“The atmosphere was amazing,” Embiid said.

The 76ers are 29-1 in last 30 regular-season home games.

Redick had 16 points and Simmons had 10 points, eight rebounds and eight assists. Embiid scored 12 of his points in the fourth quarter after he played less than a minute in the third because he had four fouls.

Donovan Mitchell led the Jazz with 31 points.

“We competed but we have to be smarter,” Jazz coach Quin Snyder said. “We had some mistakes where we have to think more. They add up against a team like this.”

After the Jazz made the first basket, Butler scored on a reverse layup to begin a 12-0 run. He also nailed a 3-pointer during that stretch as Philadelphia dominated early.

But Utah closed to 54-52 at halftime following Derrick Favors‘ alley-oop dunk.

Redick and Mike Muscala hit consecutive 3s early in the third quarter. However, the Jazz came back and went up 81-80 on Mitchell’s jumper late in the quarter.

“Up until the end, we made a few mistakes, but we played passionate,” Mitchell said. “Honestly, they’re a great team, but we had the game in the bag except for a few mistakes. I think the game just got away.”

 

Report: Rockets lure assistant coach Jeff Bzdelik out of retirement with ‘significant raise’

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After a slow start, the Rockets got assistant coach Jeff Bzdelik to come out of retirement.

How?

The usual way employers attract someone to a job.

Tim MacMahon of ESPN:

Fertitta was alarmed enough to personally recruit defensive guru Jeff Bzdelik, who retired just before training camp, to return, offering what sources say was a significant raise that pushed his salary to a range that ranks among the NBA’s highest-paid assistant coaches.

Good for Bzdelik using his leverage. He looked like a defensive whiz last season, and Houston slipped without him. Of course, personnel matters, too. There’s no guarantee these Rockets – minus Trevor Ariza and Luc Mbah a Moute – reach last year’s defensive level.

Bzdelik has been back around the team, but isn’t working full-time yet. It’ll take a while to assess his impact on Houston.

And good for Rockets owner Tilman Fertitta paying up. Fertitta is still trying to determine the right amount for him to spend, but the team is better off if he’s willing to pay what’s necessary to attract the most desirable coaches.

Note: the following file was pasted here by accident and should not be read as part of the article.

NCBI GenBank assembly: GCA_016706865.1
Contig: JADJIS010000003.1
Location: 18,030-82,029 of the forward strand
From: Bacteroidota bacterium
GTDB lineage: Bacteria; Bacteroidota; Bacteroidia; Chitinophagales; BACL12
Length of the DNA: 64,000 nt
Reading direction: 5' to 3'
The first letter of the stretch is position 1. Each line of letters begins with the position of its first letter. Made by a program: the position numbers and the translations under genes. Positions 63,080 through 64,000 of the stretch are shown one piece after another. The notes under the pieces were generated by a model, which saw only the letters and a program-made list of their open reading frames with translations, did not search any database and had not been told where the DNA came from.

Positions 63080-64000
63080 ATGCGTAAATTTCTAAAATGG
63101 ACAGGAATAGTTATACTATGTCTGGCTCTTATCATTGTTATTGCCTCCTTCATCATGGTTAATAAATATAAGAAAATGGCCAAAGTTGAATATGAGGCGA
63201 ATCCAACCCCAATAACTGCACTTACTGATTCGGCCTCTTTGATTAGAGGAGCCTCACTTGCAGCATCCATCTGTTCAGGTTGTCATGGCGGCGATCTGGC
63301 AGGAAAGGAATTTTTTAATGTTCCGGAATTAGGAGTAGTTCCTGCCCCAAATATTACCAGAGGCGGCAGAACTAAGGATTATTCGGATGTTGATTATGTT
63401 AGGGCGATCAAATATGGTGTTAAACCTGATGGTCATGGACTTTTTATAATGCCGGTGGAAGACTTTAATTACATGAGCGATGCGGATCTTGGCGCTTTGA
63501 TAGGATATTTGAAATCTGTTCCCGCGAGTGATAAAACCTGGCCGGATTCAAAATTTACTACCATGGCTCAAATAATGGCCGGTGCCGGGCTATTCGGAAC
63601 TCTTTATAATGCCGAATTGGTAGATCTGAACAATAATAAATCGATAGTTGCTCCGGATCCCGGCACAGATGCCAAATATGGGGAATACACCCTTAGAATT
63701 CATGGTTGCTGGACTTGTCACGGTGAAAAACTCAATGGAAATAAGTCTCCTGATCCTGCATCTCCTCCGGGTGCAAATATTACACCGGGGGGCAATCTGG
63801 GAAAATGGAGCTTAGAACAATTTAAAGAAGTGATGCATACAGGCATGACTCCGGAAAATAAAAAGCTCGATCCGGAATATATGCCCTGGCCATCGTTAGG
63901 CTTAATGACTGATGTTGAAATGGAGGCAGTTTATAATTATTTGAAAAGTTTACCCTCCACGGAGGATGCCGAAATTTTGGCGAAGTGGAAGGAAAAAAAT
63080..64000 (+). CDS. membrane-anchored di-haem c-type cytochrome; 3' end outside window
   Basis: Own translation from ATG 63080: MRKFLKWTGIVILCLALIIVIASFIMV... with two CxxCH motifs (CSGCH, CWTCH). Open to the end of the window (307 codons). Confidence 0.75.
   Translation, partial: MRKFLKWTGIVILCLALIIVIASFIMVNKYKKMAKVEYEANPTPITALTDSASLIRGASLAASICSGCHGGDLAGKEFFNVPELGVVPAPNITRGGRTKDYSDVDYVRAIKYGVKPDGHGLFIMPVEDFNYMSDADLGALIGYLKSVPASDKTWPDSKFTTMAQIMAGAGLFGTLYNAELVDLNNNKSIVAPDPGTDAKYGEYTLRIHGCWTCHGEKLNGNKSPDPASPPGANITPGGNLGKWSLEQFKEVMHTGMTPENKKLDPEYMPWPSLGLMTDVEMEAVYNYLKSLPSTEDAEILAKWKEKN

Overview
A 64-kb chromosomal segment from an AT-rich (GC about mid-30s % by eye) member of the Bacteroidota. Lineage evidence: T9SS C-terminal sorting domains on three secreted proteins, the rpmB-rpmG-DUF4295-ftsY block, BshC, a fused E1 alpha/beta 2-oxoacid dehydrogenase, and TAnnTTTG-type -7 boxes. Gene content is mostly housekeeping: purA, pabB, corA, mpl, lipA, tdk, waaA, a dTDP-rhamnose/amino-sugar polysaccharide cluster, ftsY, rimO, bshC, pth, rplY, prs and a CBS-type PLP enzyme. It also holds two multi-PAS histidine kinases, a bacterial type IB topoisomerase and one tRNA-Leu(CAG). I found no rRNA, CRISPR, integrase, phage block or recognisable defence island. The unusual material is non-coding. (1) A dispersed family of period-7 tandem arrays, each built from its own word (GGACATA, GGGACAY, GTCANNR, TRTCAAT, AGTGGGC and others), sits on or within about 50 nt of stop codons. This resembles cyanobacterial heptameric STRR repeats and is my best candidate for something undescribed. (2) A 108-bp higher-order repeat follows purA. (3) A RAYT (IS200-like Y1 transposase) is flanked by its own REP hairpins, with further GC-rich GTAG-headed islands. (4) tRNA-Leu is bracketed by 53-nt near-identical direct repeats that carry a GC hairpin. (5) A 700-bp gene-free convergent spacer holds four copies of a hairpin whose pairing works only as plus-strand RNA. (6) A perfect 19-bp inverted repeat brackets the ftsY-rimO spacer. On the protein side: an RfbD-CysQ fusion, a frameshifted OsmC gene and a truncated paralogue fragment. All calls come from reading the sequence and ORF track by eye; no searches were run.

Charles Barkley addresses Draymond Green-Kevin Durant dynamic (video)

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Want to hear an entertaining guy address an entertaining topic? Here you go.

Trae Young: I’ll be better than Luka Doncic

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Trae Young and Luka Doncic will be forever linked by their draft-night trade.

The Hawks took Doncic No. 3 then traded down with the Mavericks for No. 5 pick Young and a future first-round pick.

Young, via Andrew Sharp of Sports Illustrated:

“The thing with Luka,” Young says, “he’s a great player. I don’t understand why it can’t work out for both situations. I hear [Atlanta made a mistake] all the time. Luka’s a great dude, and I think he’s going to be a really good player. But at the same time, I’m going to be a better player. Just because of my ability to stretch the floor, get others involved, I think I’ll be better.”

Of course, Young was never going to say Doncic would be better than him. But Young didn’t have to address this so directly at all. By going out of his way to make such a bold statement, Young puts more pressure on himself.

So far, both Doncic and Young have impressed. I’ll still stick with Doncic, though. Enough to justify Dallas surrendering that extra first-round pick? That’s a far tougher call and the one the Hawks will be judged by.

Young doesn’t want that leniency, though. He’s aiming to be better than Doncic straight up and unafraid to say so publicly.